Madrid is the region worst affected by the coronavirus pandemic in Europe. But there are five municipalities in the region that have remained free of the coronavirus: La Hiruela, Robledillo de la Jara, Navarredonda y San Mamés, Somosierra and Horcajo de la Sierra. They are all small villages in Madrid’s Sierra mountain range, where temperatures can plummet due to the high altitude.
Each has little more than 100 inhabitants, mostly retirees who spend the morning playing cards or taking a walk – a lifestyle that needs little restriction. “I am very comfortable away from the coronavirus, although there is not much to do,” says José Sanz, 75, as he picks apples and tomatoes in his garden in Horcajo de la Sierra. “You can’t get close to people and you have to wear your mask. It’s a shame that it has to be like this, given how wonderful life was,” he adds.
If the Madrid region resembles a left-leaning triangle on the map, Somosierra would be its highest point. Almost 1,500 meters above sea level, the village caught a fleeting glimpse of the virus at the start of the pandemic. “We had a case in March that had all the telltale signs,” says the mayor, Francisco Sanz, who explains that no tests were done to confirm it. And there has been no trace of it since.
News of the case spread through the village like wildfire, terrifying the residents. An ambulance came with two nurses in full personal protective equipment (PPE), an outfit that looks like a beekeeper’s suit. Sanz says that was the only time the virus showed up in Somosierra. The family of the suspected case was told to quarantine, which they did, and days later, the Military Emergency Unit hastily disinfected every corner of the village. Now, eight months later, the coronavirus is just a pandemic they hear about on television.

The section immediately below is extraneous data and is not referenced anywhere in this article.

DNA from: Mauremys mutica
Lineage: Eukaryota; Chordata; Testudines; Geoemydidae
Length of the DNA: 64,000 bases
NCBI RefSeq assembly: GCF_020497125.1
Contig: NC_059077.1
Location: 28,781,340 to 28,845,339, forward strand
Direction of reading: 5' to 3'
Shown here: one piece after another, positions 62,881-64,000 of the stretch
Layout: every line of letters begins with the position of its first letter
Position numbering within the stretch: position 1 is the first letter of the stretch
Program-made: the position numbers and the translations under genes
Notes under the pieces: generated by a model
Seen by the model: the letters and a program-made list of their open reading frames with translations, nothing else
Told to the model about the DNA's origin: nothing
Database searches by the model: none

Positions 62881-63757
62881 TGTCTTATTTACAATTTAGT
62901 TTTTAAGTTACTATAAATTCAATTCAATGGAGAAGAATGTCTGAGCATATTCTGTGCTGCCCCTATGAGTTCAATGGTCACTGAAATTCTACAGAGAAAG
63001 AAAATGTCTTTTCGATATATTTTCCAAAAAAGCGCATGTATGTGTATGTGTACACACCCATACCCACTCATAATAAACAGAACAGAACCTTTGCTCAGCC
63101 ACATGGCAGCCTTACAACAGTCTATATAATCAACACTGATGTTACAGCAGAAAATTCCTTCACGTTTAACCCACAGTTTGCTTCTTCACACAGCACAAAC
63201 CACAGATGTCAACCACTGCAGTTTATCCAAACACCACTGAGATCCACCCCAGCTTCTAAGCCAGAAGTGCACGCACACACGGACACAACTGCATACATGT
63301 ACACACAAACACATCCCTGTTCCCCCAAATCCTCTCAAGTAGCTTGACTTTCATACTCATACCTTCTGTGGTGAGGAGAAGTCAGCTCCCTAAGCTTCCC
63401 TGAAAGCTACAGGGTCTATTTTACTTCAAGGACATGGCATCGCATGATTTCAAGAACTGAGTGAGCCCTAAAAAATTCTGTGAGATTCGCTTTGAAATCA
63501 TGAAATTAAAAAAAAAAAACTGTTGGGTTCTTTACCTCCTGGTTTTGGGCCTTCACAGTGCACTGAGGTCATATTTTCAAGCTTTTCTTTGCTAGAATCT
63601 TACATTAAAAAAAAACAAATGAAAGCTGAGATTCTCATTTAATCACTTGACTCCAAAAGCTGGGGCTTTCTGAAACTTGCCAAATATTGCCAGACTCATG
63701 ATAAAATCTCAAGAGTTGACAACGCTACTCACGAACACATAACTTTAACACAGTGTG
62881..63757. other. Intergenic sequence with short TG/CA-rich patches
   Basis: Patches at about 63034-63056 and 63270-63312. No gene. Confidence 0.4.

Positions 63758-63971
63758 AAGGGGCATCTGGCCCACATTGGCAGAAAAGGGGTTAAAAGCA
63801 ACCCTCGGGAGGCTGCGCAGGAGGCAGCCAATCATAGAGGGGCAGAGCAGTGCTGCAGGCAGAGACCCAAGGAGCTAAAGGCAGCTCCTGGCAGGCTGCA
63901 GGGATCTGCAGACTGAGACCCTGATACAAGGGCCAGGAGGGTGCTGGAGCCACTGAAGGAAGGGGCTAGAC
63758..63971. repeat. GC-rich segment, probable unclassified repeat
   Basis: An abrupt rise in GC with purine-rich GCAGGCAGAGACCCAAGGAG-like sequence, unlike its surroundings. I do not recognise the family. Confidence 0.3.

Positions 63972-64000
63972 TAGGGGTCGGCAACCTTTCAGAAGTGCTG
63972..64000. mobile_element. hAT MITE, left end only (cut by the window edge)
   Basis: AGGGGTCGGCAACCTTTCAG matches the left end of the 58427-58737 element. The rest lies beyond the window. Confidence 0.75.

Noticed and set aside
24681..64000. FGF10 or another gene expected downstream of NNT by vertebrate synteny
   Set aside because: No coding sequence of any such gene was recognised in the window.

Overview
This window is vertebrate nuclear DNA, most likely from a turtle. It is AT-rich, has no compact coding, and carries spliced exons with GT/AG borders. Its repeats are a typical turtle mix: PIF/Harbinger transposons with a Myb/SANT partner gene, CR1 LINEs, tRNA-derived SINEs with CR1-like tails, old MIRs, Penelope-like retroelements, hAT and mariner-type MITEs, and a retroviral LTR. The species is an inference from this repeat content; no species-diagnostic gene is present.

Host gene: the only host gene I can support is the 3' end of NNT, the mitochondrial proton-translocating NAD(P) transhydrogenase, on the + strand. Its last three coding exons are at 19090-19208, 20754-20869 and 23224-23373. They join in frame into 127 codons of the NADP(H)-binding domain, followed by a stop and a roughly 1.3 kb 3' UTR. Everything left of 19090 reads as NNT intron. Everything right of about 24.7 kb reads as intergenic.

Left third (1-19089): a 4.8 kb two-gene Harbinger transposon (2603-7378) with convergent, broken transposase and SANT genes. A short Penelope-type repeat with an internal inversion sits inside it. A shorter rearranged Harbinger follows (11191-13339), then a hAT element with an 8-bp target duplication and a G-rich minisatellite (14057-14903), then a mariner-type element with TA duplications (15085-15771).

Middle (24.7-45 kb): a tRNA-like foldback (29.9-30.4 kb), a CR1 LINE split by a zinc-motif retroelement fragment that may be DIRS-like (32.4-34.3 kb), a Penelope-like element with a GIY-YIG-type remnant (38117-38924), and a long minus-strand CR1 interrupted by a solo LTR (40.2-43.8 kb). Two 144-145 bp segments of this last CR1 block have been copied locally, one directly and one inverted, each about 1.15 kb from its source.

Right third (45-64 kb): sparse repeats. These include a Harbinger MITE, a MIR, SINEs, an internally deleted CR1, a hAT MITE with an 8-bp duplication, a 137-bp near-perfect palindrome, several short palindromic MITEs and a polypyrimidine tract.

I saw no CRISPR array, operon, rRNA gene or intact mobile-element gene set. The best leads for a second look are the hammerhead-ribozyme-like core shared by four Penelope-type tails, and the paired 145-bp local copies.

“I’m not going down to Madrid, there’s no way,” says Yolanda Cerezo, the owner of the only hotel in town and a stop for truck drivers since 1955. The hotel was, until the start of the pandemic, open 24 hours a day, every day of the year except Christmas Eve and New Year’s Day. Now only half the staff is still working. She says that her two children, who are 17 and 16, are virus-free. “And if they tell me that one of their friends from Madrid is coming, I say no,” she adds.
Alfonso Cerezo is Yolanda’s brother and the village butcher. He is a serene man of around 50, who is used to silence and who sells steaks the size of elephant ears – at €17 a kilogram. “Ten minutes on the grill with rock salt,” he explains. “It’s all it needs.” On a good weekend, Alfonso would sell large quantities of meat, but with tourism gone, his sales have more than halved. From €3,000 on Saturdays and Sundays, he now makes next to nothing – the consequence of the economic pandemic, which, unlike the virus itself, has made its presence felt in these parts.
A few days ago, Alfonso got a German Shepherd dog that wags its tail whenever anyone dares to look through the gate. The sight of him prompts Alfonso to explain his theory on why the coronavirus hasn’t hit here. As a young man, he would look after his animals on the mountainside and noticed that the ticks attaching themselves to his cows and dogs, died when they reached Somosierra, killed by the cold, he says, the same cold that keeps the virus at bay.